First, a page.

While the benefits of having a well-trained workforce are clear, for many HME/DME companies the ultimate goal is accreditation. All accrediting agencies require employee training, but one has taken the concept of facility accreditation one step further. The Board of Certification/Accreditation (BOC) has developed the Certified Durable Medical Equipment Specialist (CDME™) credential. According to Jan paul Miller, MA, MEd, director of certification, “The CDME is for anyone who maintains ongoing knowledge in DME/HME devices and their usage,” he says. “Anyone with 500 hours of work experience and a high school diploma can become a CDME. This is someone who is knowledgeable about all aspects of the DME industry, handles basic repairs and troubleshooting of products and ensures home safety.”

Miller says that a CDME is trained on the job, and that BOC recommends training or education in oxygen, transfer systems, enteral supplies, wound care supplies and other DME products. “We are currently working with several providers of preparatory and continuing education courses for the CDME,” he says. “These providers play an important role in helping CDME candidates prepare for the exam and in advancing their knowledge of the DME industry.”

He goes on to explain that the individual benefits of having the CDME credential attached to their name include the fact that it serves as an assurance of professionalism for both the employee and the facility where he or she works. “It is a mark of excellence in the profession,” he says. “In addition, the credential is portable and goes with them wherever they work, increasing their employability.”

As for benefits to the employer, DME facilities with one or more CDMEs on staff report improved customer satisfaction. The certification also serves as an assurance to referral sources, which can increase business. “The CDME credential is a sign of professionalism that differentiates a company in a difficult market,” Miller says. “It offers facilities a competitive advantage.”

Ongoing Education

At a point in time when the HME/DME industry is facing challenges unlike anything it has experienced in the past, every single aspect of a business must be examined, improved and streamlined for ultimate efficiency and professionalism. A company’s employees represent you and your company at the front of store, behind the scenes and on the road. In fact, the U.S. Small Business Administration reports that approximately 70 percent of customers who cease doing business with a company do so because of a negative experience with a single employee. Rick Graver understands this, and is a firm believer in the concept of lifelong learning.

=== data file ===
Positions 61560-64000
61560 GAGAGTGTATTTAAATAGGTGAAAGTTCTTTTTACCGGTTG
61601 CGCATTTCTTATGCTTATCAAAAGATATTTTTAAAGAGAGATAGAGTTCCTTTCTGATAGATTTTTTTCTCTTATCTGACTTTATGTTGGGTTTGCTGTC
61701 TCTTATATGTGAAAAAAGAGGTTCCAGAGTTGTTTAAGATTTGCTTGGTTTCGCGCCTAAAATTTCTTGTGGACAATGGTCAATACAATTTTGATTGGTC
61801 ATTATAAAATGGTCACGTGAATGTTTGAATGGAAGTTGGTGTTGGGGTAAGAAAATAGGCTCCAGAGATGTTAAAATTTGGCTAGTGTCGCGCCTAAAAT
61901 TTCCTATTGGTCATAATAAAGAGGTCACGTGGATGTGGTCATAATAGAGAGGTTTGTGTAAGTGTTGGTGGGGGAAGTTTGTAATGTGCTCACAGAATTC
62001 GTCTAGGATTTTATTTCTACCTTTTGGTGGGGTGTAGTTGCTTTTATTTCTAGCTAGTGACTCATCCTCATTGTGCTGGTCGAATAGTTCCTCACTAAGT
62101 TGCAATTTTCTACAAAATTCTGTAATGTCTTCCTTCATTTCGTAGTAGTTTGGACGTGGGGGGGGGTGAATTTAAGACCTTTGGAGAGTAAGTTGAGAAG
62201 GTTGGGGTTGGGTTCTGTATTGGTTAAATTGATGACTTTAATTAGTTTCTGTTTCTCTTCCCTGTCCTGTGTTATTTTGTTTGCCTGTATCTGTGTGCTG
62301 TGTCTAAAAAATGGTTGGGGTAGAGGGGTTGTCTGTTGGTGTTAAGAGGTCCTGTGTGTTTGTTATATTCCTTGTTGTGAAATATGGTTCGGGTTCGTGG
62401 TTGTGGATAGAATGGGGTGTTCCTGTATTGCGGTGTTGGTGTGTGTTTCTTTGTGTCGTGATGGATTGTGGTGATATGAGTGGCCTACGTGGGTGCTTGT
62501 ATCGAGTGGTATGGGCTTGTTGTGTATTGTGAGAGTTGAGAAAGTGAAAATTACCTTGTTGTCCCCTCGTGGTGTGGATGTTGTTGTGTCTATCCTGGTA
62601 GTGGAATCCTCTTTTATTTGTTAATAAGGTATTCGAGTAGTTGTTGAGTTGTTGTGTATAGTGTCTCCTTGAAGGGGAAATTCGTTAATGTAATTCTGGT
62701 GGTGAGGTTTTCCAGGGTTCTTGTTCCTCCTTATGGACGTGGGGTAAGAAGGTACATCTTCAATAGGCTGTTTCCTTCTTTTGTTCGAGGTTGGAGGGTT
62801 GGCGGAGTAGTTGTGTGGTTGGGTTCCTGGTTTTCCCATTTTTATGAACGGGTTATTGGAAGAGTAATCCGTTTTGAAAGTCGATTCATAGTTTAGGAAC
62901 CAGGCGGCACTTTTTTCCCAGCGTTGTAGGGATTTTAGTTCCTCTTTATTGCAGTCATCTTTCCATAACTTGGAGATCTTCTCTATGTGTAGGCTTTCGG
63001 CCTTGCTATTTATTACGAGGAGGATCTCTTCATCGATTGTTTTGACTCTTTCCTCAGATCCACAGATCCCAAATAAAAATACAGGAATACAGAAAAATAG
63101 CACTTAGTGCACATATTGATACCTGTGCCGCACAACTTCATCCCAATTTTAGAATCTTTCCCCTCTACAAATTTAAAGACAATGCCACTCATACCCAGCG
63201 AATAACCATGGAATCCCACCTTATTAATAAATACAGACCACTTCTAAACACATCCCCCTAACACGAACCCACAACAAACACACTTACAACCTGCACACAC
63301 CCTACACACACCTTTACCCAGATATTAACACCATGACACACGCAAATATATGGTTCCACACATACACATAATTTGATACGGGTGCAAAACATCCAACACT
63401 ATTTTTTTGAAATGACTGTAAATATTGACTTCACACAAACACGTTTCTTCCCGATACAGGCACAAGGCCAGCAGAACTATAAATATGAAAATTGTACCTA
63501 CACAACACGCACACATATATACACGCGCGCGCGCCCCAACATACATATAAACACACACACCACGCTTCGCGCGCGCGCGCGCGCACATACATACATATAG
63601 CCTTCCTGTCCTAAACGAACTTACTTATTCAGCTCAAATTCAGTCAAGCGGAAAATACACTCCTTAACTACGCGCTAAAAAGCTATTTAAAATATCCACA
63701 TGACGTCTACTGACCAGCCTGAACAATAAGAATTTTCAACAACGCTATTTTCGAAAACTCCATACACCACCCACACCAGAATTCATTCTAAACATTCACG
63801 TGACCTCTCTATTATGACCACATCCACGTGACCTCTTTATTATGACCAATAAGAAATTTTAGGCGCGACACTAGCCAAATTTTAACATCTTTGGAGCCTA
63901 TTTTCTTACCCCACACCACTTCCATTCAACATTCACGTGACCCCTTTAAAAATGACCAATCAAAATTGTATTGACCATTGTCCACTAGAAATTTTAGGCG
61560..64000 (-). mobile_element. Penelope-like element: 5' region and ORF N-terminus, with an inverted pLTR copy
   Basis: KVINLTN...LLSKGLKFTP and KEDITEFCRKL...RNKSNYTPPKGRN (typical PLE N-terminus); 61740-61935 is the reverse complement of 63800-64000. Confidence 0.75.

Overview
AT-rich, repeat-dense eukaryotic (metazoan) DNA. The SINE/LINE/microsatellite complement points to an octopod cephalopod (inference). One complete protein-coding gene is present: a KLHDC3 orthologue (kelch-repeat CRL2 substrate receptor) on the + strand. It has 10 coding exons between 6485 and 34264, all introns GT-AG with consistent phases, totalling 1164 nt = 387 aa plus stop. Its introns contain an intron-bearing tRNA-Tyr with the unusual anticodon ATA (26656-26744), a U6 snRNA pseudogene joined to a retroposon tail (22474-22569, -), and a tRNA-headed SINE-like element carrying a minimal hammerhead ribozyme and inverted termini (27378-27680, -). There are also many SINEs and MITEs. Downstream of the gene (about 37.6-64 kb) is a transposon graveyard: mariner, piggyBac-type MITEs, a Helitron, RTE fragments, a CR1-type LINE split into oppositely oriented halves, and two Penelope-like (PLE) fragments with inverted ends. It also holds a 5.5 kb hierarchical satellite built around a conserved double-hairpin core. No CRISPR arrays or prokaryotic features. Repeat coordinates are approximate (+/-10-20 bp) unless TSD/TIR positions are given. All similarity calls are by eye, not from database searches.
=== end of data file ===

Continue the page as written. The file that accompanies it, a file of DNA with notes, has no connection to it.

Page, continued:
“I think we all understand the importance of education as it relates to the communication of ideas and human interaction, but the ongoing acquisition of knowledge in the professional setting is equally critical,” he says. “Formal education is the foundation upon which extended learning and expertise is based, and the HME/DME providers who embrace continuing education for their employees are the ones who will weather the current storms and find a way to succeed in the new health-care landscape.”

Go Online:

Board of Certification/ Accreditation (BOC)


Medtech Services

Seeley Medical

Sidebar: Certified DME Specialist

A Certified DME (CDME) specialist is a person who is knowledgeable about all aspects of the DME supply industry. This includes prescription verification, intake, product selection, dispensing/setup, regulations, documentation, billing, compliance and performance management in any client environment. This person supports the best DME products and/or supplies considering the prescription order, client’s rights and needs.

General Requirements
To become certified as a DME specialist, a candidate must meet initial experiential requirements and pass a comprehensive written multiple choice exam (MCE) given by the Board of Certification/Accreditation (BOC). Once certified, a BOC DME specialist must meet continuing education and annual renewal requirements to maintain BOC certification. The BOC Certified DME specialist also must adhere to a code of ethics designed to ensure a comprehensive scope of professional competence and deportment. The BOC DME specialist’s activities must reflect his/her certification(s) and education.

Roles of a CDME
Client Interaction: Obtain client/caregiver information, prescription validity and benefits eligibility. Comply with federal, state and local regulations. Educate clients on the operation of equipment/supplies.

Product/Supply Selection: Provide appropriate equipment/supplies that meet applicable standards and guidelines in good working order.

Practice Management: Manage inventory, perform troubleshooting and comply with billing standards. Comply with universal precaution procedures and occupational safety and health rules. Document all patient matters and communicate with other professionals.

Professional Development and Responsibility: Adhere to legal and ethical codes, participate in continuing education, fulfill civic responsibilities, participate in research as appropriate and educate the public and health professionals on available DME services. Refer to allied health care practitioners when patient/customer presents with medical conditions that are outside of this scope of practice. Learn more at